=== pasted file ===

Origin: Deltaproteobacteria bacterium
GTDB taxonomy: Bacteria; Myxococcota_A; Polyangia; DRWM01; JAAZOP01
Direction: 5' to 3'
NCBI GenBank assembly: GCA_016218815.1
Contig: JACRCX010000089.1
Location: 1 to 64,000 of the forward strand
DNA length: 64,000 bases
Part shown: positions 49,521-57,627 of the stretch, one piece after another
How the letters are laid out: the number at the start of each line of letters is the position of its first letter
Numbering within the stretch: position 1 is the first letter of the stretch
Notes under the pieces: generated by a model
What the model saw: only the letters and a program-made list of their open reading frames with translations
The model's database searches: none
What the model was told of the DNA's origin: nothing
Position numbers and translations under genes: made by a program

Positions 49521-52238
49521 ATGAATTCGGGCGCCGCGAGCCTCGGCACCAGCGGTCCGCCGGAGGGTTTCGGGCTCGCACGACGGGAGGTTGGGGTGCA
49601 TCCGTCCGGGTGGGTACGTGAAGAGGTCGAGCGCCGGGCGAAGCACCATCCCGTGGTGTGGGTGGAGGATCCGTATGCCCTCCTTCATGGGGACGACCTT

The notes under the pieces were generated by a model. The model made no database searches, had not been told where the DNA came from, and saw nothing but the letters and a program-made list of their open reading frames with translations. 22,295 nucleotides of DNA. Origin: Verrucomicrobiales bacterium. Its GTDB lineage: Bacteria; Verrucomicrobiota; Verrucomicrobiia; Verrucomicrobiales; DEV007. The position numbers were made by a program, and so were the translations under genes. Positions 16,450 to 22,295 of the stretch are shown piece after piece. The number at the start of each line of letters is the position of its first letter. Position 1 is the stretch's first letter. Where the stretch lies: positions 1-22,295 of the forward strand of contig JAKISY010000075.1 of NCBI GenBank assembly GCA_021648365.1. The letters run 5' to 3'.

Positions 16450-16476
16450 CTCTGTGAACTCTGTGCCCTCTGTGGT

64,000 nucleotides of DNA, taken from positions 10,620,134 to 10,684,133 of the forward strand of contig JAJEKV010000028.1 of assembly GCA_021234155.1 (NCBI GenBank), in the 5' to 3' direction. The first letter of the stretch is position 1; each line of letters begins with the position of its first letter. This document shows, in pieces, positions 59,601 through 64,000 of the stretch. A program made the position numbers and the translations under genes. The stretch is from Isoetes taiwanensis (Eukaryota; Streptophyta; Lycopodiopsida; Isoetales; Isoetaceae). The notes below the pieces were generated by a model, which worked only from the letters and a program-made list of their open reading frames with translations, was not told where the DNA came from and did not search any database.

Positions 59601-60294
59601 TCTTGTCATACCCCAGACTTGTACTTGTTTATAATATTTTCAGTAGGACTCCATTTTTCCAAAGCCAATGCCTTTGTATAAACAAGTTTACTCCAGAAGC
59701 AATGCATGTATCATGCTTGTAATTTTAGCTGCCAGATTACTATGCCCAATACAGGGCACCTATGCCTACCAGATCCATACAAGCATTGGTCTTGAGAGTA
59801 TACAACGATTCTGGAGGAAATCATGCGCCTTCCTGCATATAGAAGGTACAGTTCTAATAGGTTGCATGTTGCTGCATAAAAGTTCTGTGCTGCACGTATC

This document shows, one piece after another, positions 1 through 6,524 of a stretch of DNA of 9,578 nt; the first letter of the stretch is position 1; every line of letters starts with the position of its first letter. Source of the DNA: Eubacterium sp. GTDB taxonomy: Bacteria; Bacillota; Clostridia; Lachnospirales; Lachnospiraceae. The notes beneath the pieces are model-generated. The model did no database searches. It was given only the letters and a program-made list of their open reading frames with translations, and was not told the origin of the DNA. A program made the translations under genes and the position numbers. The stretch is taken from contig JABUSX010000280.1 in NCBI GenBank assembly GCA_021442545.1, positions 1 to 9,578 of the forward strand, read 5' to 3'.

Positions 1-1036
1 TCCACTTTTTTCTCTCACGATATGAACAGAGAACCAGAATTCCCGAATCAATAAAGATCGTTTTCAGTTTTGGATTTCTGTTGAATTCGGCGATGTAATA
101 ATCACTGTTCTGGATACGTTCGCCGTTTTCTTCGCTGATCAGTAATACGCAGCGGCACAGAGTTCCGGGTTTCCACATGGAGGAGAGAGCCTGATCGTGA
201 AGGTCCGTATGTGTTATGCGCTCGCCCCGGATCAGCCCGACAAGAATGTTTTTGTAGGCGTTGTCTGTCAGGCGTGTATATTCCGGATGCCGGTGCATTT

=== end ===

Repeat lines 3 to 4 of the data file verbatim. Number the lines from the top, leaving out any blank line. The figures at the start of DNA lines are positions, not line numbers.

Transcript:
Direction: 5' to 3'
NCBI GenBank assembly: GCA_016218815.1